The PDB was established in 1971 at Brookhaven National Laboratory and originally contained 7 structures.

It’s likely that in some form it existed on a computer system earlier than that–and may give MIM a run for the record. Bruno Strasser described 4 resources developed around the same time–1965–as the Cambridge Structural Database, MIM, Index Medicus, and Atlas of Protein Sequence and Structure.

It’s not easy to maintain and develop a resource for this long. Just this past month we learned about the risk of KEGG going away. But in bioinformatics–like biology–a resource needs to evolve or die. (Actually, I can remember in grad school that phrase was used by the chair of our department to describe what biology faculty needs to do as well.) In this week’s tip of the week, I report that OMIM is evolving, and I introduce you to the new interface.

Most people have encountered OMIM at the NCBI. But if you go over to there today, you’ll see this notice on the homepage:

This is because OMIM has a new home. It’s not clear at this time if the NCBI incarnation will be updated going forward. The OMIM team at JHU is requesting that software providers who serve links to OMIM now migrate those links to the new OMIM.org site, which the OMIM team considers to be the official site and will be the up-to-date one.

Let’s talk specifically about the evolved OMIM now: it’s entered a new century! Yay! The incredible deep collection of curated data over the decades still remains, but the new interface is very nice to use and to look at–it no longer looks like 1995 over there. There are also new handy links, and new search options, and new features still to come.

Compare this same record for the APC gene (a contributor to hereditary colon cancer) in both places:

Old OMIM at NCBI: http://www.ncbi.nlm.nih.gov/omim/611731

New OMIM at JHU: http://www.omim.org/entry/611731

I find the new page to be significantly tidier, don’t you? The links you need to other resources are still there, but you can toggle open the menus to find them now. And some of the links are to resources that weren’t available on the old page (for example, BioGPS and PharmGKB which we like very much!).  I’m also told that on appropriate pages there will be links to the DECIPHER resource.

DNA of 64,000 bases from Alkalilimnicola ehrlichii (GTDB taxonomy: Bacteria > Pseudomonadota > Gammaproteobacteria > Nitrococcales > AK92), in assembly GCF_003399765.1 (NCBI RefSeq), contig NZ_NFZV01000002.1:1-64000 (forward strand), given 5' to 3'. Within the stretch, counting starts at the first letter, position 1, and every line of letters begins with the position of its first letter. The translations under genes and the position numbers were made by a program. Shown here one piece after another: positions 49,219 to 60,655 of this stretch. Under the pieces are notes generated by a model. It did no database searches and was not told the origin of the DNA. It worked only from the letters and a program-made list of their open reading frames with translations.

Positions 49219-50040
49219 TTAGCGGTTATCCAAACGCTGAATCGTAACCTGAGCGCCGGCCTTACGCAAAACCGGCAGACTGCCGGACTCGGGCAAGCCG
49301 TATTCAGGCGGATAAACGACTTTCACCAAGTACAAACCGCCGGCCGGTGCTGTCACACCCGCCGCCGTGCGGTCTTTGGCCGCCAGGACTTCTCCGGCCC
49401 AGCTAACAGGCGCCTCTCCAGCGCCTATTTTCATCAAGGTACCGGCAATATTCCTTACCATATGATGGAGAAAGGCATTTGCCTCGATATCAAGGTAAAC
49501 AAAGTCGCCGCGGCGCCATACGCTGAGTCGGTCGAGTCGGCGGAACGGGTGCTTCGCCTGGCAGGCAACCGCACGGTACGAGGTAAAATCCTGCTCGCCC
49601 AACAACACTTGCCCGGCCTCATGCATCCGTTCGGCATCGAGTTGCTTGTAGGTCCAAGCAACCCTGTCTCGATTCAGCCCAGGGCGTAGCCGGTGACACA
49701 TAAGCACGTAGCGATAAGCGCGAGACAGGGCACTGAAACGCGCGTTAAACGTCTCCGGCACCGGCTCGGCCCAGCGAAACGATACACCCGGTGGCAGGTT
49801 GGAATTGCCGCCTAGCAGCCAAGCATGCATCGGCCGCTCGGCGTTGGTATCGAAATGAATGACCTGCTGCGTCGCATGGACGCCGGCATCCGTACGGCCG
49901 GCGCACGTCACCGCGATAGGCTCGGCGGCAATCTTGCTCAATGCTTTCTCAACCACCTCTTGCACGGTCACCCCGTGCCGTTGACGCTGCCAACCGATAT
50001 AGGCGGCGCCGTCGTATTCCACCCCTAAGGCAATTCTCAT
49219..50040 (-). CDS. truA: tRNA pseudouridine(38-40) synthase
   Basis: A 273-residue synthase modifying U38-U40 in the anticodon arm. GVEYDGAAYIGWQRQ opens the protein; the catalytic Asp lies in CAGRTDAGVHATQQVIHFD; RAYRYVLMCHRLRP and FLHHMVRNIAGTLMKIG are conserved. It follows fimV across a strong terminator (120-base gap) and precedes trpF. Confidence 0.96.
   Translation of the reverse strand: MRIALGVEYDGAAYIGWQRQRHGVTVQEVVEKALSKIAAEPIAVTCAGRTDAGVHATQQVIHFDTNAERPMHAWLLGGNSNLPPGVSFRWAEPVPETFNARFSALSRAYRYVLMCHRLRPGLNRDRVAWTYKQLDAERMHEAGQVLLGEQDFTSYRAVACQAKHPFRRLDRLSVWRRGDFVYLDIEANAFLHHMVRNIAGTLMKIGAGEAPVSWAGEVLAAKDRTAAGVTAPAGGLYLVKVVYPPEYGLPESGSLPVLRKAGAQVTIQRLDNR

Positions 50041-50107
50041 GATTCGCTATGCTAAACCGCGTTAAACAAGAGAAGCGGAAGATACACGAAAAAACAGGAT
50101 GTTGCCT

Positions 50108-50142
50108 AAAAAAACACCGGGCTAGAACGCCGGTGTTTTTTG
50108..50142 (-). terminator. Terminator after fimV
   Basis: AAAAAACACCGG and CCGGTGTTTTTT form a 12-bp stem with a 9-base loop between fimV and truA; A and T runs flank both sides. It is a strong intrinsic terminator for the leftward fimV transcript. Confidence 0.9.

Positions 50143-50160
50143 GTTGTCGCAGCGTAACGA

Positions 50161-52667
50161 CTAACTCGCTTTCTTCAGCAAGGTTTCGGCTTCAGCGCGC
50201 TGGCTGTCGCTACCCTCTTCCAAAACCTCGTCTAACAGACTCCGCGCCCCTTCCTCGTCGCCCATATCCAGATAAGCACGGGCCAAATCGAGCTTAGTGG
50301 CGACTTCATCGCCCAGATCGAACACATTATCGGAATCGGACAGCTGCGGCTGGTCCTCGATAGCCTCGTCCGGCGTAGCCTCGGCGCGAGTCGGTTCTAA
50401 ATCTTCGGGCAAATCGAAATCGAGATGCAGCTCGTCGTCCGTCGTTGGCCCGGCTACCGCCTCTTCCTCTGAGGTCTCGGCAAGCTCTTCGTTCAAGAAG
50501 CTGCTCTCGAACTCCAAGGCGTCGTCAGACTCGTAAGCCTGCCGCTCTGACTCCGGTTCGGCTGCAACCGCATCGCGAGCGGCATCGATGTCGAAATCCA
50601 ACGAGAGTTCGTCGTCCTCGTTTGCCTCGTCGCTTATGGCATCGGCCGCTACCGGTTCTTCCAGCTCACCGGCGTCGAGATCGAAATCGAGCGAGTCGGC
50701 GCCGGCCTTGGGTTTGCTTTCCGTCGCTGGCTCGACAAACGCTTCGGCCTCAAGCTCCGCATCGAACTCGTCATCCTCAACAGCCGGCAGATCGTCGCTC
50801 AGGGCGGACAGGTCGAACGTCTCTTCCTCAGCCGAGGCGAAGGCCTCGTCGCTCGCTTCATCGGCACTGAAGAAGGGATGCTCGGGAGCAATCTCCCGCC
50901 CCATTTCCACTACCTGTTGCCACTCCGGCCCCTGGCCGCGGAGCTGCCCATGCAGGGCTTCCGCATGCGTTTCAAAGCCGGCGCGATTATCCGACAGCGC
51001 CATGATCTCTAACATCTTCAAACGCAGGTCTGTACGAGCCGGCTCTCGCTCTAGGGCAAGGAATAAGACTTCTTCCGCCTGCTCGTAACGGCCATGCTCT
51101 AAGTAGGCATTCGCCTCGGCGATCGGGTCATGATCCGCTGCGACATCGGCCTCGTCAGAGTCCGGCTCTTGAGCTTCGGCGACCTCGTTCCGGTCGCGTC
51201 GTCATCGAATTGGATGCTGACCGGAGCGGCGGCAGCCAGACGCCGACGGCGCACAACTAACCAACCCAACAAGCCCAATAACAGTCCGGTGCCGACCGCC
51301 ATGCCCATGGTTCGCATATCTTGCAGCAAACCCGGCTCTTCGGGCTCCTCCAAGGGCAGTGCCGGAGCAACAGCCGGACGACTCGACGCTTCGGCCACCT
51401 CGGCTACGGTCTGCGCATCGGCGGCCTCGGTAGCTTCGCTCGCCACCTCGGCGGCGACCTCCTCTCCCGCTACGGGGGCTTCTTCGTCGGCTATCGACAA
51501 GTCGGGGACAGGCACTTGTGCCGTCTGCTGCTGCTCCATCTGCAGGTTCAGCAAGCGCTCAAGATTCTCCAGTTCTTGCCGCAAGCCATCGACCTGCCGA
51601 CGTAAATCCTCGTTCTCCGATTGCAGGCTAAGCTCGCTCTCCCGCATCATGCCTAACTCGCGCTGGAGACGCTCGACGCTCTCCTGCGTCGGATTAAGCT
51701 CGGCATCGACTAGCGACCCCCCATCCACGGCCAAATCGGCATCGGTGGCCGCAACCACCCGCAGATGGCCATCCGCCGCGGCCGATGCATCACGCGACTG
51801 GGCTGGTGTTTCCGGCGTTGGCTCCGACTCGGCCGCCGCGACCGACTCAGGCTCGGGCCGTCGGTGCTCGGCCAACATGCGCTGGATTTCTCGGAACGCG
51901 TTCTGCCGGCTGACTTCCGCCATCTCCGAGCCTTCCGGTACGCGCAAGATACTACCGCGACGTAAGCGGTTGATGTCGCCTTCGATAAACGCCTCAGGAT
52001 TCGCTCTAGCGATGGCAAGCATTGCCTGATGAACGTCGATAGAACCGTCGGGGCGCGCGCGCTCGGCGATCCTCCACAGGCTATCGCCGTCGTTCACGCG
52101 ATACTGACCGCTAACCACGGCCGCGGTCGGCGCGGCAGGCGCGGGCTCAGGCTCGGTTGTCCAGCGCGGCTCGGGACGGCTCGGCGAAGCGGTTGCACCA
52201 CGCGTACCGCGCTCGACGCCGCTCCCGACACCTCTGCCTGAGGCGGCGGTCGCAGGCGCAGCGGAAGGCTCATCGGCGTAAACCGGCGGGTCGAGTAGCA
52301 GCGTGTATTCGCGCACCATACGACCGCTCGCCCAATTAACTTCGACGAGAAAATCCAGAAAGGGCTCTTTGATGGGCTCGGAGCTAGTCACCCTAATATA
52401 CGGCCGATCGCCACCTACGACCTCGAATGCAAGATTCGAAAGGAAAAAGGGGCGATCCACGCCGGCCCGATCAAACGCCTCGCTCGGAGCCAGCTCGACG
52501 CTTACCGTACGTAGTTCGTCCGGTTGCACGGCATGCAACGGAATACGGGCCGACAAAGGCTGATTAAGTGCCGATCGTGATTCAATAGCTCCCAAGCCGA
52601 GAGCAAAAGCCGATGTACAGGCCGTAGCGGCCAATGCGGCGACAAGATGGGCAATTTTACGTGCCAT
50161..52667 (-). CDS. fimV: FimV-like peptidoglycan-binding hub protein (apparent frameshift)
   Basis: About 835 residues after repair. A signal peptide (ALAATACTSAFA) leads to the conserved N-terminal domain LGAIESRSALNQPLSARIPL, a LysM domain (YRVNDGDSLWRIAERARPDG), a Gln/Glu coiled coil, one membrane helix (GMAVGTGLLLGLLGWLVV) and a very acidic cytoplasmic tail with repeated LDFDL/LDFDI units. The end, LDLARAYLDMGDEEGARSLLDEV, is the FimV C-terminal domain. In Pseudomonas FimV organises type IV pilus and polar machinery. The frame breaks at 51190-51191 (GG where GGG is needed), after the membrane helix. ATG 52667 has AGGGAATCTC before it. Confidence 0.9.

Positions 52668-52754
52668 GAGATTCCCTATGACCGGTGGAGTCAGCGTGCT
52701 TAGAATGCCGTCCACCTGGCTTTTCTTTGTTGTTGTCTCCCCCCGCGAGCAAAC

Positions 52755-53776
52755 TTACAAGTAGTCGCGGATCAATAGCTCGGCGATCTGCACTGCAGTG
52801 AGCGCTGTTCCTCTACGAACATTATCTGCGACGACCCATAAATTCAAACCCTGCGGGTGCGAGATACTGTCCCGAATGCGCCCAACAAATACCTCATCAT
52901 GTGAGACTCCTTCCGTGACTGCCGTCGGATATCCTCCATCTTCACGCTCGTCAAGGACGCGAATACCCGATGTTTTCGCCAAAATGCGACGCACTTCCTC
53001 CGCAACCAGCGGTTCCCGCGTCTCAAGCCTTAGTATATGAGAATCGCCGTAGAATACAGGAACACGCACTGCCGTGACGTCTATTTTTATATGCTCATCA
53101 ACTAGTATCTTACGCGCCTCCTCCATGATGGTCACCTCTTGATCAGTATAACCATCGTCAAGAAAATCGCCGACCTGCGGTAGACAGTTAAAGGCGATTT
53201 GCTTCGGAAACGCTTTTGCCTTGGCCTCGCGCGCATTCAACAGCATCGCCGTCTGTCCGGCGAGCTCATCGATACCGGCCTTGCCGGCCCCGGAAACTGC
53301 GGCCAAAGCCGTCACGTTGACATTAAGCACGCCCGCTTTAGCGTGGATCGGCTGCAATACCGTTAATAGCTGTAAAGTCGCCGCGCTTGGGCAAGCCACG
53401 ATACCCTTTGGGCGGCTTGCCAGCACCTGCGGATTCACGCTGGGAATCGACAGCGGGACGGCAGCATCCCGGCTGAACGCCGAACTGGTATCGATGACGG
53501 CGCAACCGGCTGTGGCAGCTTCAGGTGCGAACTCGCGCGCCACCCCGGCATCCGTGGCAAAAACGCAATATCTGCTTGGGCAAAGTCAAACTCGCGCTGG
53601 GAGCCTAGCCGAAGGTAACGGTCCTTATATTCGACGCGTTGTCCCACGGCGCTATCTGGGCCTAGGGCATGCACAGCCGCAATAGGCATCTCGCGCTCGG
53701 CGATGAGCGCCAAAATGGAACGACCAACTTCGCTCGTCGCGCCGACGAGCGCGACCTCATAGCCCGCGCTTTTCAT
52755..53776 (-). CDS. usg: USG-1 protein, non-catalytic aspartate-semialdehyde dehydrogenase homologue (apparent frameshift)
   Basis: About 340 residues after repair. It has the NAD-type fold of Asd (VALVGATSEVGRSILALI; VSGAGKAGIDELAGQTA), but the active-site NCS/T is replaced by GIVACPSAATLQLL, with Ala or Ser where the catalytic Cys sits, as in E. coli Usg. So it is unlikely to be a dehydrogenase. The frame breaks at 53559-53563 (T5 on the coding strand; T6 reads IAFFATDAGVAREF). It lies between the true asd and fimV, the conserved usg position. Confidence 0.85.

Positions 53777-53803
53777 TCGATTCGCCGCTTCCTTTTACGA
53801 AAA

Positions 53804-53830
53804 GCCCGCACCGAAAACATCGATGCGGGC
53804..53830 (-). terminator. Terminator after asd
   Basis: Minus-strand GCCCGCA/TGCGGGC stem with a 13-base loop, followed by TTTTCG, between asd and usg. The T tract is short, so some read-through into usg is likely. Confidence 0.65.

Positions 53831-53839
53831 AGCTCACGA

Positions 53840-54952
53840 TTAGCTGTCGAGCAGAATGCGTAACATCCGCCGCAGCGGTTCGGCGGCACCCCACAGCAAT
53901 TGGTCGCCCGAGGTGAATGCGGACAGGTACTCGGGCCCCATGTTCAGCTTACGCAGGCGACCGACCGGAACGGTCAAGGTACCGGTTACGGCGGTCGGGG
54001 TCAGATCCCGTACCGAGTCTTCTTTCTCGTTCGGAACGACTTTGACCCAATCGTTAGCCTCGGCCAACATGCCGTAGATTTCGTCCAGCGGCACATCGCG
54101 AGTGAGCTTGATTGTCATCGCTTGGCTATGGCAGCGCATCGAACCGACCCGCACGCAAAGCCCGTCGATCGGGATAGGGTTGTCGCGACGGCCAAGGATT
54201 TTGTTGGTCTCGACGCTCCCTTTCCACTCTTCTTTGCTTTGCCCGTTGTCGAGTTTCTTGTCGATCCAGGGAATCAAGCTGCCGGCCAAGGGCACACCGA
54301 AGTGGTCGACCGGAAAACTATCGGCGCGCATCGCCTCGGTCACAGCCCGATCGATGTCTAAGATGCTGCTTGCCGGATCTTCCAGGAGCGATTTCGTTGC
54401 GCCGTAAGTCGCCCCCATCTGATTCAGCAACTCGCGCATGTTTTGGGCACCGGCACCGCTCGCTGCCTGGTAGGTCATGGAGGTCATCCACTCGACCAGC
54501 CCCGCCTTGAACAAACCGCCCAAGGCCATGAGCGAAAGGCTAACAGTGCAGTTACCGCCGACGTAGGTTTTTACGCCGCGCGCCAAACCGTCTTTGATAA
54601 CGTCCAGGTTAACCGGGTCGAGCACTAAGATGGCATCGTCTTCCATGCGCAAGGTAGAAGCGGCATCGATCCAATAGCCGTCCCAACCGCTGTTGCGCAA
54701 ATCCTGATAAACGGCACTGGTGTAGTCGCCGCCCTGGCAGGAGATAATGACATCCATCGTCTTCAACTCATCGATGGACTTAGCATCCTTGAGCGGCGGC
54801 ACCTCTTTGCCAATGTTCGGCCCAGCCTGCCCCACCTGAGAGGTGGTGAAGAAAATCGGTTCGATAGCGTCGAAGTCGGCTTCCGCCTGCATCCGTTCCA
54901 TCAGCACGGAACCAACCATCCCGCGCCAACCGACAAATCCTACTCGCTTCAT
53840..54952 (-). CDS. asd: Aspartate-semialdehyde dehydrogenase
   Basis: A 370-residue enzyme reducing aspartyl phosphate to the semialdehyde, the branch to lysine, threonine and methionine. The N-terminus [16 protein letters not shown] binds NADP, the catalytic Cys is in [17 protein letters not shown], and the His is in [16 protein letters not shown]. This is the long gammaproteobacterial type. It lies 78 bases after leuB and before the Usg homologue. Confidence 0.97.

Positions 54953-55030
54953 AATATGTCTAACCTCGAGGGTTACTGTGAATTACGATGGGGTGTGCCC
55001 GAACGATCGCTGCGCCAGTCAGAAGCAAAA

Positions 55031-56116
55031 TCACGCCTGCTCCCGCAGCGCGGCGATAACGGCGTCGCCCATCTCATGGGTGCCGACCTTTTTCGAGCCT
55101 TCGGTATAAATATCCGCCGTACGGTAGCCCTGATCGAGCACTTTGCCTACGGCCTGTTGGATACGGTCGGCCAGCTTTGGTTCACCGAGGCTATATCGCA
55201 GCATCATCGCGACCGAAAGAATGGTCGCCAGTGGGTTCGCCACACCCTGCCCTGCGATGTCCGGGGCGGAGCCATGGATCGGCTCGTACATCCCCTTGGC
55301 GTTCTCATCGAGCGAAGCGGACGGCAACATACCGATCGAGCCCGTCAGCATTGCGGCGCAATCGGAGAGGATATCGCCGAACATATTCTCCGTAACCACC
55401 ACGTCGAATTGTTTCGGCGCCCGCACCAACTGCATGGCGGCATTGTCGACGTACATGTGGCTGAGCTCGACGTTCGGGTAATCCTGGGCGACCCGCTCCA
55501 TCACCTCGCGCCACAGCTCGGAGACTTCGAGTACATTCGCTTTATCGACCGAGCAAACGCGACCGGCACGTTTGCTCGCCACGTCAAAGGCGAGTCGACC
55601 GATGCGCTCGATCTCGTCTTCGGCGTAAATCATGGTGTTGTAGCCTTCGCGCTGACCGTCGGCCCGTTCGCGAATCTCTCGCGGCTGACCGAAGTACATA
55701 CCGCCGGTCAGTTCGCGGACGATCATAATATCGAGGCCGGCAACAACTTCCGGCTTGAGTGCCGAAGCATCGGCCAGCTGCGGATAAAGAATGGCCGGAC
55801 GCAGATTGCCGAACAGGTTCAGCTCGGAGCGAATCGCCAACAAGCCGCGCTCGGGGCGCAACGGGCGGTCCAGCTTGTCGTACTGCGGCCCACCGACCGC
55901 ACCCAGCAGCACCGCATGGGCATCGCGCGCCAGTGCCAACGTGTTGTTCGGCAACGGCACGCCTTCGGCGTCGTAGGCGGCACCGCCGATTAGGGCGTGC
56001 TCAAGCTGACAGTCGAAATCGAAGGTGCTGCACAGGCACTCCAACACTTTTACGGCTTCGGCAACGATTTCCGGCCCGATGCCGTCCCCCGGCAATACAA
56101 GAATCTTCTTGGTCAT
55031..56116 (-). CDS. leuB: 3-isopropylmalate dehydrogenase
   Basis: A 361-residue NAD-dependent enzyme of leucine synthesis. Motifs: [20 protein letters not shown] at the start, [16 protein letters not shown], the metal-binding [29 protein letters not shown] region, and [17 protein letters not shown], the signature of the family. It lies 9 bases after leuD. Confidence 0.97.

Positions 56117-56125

You can still browse around the MIM map by clicking on the Advanced search for Gene Map link: http://www.omim.org/search/advanced/geneMap . I have done this on many days when I have found something intriguing in a chromosomal region and I want to see what was reported in that area and stored at OMIM.

Another feature that I think is very cool is the option to change the language with the Google Translate menu. I know it’s not perfect, but I’m finding increasingly that I want to read blog posts in other languages and I am finding it works pretty well. Making the OMIM data so easily accessible to non-English speakers is a really nice touch.

Although sometimes it is tough to transition to new software, I think this is a good sign. In addition to maintaining the excellent knowledge collection that began so long ago, a new interface means that OMIM is continuing to grow and change to meet the needs of today. And as we move forward to identify more and more genomic variations and alterations that impact human health, well-curated and deep knowledge bases like this are crucial.

Congrats to the OMIM team on the new look and new home.

Quick link to the new OMIM: http://www.omim.org/